UK opposition Labour party leader Jeremy Corbyn said on Tuesday he would be "very happy" to sit down with Prime Minister Theresa May and discuss a joint Brexit policy that could resolve the current impasse. This came after May decided to seek an extension from the European Union to give her time to forge a new approach and get her current deal with Brussels approved by parliament.
Earlier, Theresa May had said she will resign as Prime Minister once Brexit is delivered, according to a Conservative Party lawmaker in a meeting with her. “She will not be in charge for the next phase,” she told Conservative MPs. She did not give a date for her departure.
James Cartlidge, one of the MPs present at the private meeting at Westminster in London, told reporters, "She (May) said she would not remain in post for the next phase of the negotiations, the implication being that once the Withdrawal Agreement has passed, she would make way for someone else."
The latest development comes as MPs seize control of the Commons agenda to hold votes on alternatives to the deal.
In a major blow to May, MPs had voted through the debate earlier this week to seize control of the business of the House away from the government and set a new precedent in order to weigh up alternatives to the British Prime Minister's twice-defeated EU divorce bill through a set of "indicative" non-binding votes.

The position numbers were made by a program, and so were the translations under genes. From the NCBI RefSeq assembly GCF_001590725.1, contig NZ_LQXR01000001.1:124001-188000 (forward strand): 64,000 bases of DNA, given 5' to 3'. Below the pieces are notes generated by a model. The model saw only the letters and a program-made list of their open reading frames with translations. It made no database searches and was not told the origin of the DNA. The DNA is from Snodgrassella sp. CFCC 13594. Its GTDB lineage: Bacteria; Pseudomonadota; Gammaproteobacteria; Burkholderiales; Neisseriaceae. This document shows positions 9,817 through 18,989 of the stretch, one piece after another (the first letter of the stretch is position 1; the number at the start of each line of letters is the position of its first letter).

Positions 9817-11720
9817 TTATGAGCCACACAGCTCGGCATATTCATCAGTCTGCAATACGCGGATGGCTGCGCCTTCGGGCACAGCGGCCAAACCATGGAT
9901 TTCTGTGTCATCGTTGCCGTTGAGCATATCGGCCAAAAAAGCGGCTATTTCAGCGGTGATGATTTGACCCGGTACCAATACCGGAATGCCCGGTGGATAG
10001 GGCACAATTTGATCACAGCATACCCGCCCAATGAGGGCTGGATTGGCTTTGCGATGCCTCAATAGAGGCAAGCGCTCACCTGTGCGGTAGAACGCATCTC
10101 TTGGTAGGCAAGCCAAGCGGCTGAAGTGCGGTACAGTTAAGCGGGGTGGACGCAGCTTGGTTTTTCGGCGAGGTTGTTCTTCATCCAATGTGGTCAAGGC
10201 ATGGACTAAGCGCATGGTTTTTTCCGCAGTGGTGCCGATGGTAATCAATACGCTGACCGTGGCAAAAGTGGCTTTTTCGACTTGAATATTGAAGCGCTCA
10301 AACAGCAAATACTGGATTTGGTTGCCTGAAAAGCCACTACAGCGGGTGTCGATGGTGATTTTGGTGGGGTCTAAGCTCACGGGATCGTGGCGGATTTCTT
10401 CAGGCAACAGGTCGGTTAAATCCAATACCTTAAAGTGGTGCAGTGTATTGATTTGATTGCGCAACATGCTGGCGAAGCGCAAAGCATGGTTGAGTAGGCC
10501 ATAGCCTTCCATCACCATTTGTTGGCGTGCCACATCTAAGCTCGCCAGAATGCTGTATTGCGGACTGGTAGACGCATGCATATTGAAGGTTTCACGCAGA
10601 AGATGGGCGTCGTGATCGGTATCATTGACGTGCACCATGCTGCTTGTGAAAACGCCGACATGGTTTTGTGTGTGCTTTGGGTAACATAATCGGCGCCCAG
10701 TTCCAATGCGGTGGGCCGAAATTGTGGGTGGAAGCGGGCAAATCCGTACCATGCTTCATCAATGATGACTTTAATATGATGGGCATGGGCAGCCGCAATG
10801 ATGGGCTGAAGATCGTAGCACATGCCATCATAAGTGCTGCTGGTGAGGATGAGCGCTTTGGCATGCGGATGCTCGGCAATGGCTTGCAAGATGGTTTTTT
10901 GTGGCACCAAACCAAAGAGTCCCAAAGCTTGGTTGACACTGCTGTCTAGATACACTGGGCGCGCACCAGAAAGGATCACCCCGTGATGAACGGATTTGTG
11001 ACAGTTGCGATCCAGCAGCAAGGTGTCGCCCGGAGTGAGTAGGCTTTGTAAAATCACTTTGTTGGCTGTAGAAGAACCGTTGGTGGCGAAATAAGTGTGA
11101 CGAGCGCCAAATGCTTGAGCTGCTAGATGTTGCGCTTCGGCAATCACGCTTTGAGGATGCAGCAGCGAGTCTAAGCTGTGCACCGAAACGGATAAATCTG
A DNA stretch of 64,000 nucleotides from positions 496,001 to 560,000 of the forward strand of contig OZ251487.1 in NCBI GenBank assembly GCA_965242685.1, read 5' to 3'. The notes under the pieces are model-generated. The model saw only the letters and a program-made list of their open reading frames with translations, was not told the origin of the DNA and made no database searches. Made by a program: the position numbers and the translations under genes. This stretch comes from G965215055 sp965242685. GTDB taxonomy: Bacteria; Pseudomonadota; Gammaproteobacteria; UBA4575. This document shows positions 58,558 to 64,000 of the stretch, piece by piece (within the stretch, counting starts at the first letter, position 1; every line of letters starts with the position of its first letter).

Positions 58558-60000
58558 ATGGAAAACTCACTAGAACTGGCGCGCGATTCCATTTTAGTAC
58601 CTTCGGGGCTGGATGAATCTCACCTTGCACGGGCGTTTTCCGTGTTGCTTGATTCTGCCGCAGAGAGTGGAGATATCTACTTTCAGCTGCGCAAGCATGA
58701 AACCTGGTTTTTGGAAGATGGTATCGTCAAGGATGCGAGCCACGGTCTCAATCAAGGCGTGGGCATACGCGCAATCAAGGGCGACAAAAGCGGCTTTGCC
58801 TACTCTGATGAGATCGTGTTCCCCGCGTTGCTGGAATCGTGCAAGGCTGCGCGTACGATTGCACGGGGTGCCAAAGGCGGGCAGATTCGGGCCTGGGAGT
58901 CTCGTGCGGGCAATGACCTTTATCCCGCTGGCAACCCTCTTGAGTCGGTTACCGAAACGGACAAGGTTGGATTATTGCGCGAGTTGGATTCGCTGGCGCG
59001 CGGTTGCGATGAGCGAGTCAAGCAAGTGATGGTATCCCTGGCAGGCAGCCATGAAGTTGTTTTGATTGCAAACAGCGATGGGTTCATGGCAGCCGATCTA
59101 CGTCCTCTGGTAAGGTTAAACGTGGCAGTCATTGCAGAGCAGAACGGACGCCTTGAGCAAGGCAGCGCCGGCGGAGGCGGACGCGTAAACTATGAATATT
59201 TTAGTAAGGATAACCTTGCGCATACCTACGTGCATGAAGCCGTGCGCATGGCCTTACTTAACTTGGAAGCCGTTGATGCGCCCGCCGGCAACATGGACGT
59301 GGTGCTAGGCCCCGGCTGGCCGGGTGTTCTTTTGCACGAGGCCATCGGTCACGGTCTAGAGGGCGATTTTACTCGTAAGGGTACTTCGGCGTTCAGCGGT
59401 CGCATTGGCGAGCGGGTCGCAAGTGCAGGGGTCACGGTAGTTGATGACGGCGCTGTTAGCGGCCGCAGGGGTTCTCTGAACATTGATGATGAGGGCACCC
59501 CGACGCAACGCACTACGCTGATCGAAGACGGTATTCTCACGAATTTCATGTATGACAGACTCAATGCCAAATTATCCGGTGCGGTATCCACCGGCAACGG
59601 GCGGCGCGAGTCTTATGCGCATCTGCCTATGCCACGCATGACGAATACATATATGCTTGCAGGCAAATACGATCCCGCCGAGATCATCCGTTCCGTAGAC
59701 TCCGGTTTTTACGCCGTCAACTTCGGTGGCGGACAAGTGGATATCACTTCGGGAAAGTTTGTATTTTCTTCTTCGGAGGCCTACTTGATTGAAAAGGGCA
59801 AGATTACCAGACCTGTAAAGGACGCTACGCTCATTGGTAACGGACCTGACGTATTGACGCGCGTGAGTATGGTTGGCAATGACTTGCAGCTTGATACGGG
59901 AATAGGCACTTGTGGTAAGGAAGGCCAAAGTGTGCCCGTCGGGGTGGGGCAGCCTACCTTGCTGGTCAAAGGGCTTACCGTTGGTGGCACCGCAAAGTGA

She faced further humiliation on Wednesday as the MPs' motion passed with 331 to 287 votes -- a majority of 44 -- setting the stage for votes on a series of Brexit alternatives later in the day.
May has already declined to commit herself to backing any option thrown up as a result of such a vote as it could prove “undeliverable”.
“I must confess that I am sceptical about such a process of indicative votes. When we have tried this kind of thing in the past, it has produced contradictory outcomes or no outcome at all...No government could give a blank cheque to commit to an outcome without knowing what it is," she told MPs.
However, she is under mounting pressure from all sides of the House, with her own party demanding her resignation as a price for backing her withdrawal deal and the Opposition Labour Party accusing her of failure by running down the Brexit clock to leave MPs with very little time to debate options.
In the current scenario, the Commons entered into uncharted territory on Wednesday when it first debated a business motion put forward by former Conservative Party minister Oliver Letwin, who is being dubbed "Prime Minister for the day" as he is in charge of setting the course for the debate.